Ode to Friendship

Please allow me to be a little sappy tonight.

I am awash with love for all things friendship right now. I’m lying in bed with a homemade warm, aromatic, herbal heating pad keeping my toes warm, listening to the ultimate friend gift – a mix ‘tape’ (a CD actually, but like just like I can’t say anything BUT ‘roll’ down the car window, I also can’t say anything BUT mix ‘tape.’). I also have in my possession a lovely reminder that in the midst of great depression I can still find JOY.

These are all gifts from friends who love, who listen, who pay attention.

These are gifts that are not only the perfect gift FOR me, but they also reflect the personality of the giver. Each one comes with its own special way of beckoning me to smile, to think about the giver, and to see myself the way others see me, which is usually better than how I see myself.

These are the women who stay after, like the friends of Sally Field in Steel Magnolias who follow her down the road after Julia Roberts’ funeral in anticipation of being needed. They don’t need to be asked, they are just there.

I have SO not been into Christmas this year. I unpacked all the decorations and they still sit on the table. I let the tree die and all its needles are falling off. I piled a bunch of clutter in front of the manger scene. I didn’t start thinking about Christmas presents until yesterday.

These gifts given to me, and the friendships they represent, bring me hope and joy during a time of great emotional weight and apathy – not because they are things to behold, but because the act of giving came from a love that reflects a Greater love.

Thank you, from the deepest part of my heart, thank you.

Year of the Crystal

I always feel a bit reminiscent on my birthday because it also marks the anniversary of my arrival in Seattle, of the day I left home forever, of the day I met my lifelong friends. I spent my eighteenth birthday on an airplane, terrified and excited about my new adventure.

Inevitably I think back to the first time I met my new family. I was wearing a plaid skirt and I probably looked like I was twelve years old. Alecia had a perm. The names on the door across from mine were Sarah and Larah, and before I met those girls and realized one was a Philippina and one was ghostly white, I thought they might be twins. Kristin tried to convince everyone that her hair was naturally blond. My roommate was Genevieve, a sophomore. She was bold and confident and popular, and seemed invincible to me.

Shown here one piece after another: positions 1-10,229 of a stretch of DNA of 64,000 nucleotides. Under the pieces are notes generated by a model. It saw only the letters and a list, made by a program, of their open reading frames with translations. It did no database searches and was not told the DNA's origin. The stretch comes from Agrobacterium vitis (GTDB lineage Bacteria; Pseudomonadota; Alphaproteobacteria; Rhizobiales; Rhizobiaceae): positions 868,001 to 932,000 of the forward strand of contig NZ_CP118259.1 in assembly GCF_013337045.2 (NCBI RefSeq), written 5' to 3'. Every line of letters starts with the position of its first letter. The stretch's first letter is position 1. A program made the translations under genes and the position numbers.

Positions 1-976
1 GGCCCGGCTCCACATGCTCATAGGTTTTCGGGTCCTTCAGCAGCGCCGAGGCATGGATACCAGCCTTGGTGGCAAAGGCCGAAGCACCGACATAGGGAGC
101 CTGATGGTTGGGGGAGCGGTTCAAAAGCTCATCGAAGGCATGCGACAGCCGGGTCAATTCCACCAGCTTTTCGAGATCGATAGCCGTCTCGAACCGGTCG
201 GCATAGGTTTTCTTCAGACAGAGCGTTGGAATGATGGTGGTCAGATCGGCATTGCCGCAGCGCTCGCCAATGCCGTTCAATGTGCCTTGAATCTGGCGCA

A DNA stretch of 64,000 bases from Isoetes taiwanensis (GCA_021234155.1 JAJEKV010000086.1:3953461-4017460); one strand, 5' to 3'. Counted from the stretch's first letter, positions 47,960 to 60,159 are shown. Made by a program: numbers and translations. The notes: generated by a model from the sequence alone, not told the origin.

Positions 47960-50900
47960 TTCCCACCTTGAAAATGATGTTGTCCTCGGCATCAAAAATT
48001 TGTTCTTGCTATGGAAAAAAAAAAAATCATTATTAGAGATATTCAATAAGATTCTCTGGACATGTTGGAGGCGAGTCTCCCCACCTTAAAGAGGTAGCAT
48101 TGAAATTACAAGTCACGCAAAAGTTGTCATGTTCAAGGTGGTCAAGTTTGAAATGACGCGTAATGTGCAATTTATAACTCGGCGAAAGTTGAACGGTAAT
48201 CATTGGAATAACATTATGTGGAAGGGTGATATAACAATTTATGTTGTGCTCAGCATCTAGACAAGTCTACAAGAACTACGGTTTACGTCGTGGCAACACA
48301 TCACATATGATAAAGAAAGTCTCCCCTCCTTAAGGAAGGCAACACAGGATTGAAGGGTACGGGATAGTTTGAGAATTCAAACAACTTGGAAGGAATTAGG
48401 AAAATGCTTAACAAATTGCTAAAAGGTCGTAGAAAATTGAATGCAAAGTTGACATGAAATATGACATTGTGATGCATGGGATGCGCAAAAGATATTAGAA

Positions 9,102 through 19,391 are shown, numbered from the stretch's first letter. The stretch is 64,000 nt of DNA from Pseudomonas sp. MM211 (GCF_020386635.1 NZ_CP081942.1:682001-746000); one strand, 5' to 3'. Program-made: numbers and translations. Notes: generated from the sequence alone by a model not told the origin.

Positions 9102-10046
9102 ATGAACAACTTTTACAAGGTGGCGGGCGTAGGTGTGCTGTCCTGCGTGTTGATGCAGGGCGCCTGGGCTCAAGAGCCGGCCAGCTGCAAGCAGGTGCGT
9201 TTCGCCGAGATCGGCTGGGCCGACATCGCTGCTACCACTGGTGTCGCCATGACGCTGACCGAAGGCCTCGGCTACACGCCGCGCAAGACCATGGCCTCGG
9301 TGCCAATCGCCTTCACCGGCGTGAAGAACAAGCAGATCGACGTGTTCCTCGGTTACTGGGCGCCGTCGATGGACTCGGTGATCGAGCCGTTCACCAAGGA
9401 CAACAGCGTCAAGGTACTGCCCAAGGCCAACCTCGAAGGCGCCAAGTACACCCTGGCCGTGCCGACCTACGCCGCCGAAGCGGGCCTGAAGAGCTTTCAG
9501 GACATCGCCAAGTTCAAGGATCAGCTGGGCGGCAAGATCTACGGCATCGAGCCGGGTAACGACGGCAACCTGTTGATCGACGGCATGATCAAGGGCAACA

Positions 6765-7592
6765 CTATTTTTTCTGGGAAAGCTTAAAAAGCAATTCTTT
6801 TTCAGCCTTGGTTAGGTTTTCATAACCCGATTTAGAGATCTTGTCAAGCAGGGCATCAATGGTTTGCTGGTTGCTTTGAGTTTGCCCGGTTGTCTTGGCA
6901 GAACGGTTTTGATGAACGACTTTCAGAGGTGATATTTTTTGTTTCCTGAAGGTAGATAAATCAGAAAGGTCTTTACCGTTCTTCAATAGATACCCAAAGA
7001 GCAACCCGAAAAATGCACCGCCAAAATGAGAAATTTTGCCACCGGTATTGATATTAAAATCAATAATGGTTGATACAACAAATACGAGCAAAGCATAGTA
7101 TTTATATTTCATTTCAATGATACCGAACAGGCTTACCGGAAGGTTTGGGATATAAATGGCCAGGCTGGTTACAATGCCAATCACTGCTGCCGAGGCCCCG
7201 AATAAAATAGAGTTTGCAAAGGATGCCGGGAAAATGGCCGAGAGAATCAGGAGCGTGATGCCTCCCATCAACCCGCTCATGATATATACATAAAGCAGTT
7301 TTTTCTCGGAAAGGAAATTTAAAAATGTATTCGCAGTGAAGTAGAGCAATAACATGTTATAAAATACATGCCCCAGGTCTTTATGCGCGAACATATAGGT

In 1996 I was living in New York, and on my birthday my friends, led by Sarah, sent me a memory book they made of our friendship to date. In it, they recapped the first few birthdays we spent together:

I remember how you used to sit and sulk on your birthday because no one paid attention to it (it being the first day of school and all). Let’s have a revue of the last five big B-days:

#1: We completely overlooked it because, heck, we hardly knew you.
#2: We forced you out of bed and dragged you to Red Robin where you paid for your own meal.
#3: We can’t remember what happened this year (1992), we think Jeff took you out, but we are not sure.
#4: This year we had a party at the girls’ house. You wore a green sweater. That’s the extent of my memory.
#5: This year was the big hooplah. This year made up for the other years. The 70s party was the event of the season and Chris’ suit was the envy of all.

And now we are celebrating birthday number six. Do you feel old yet? Don’t expect me to keep track after this year.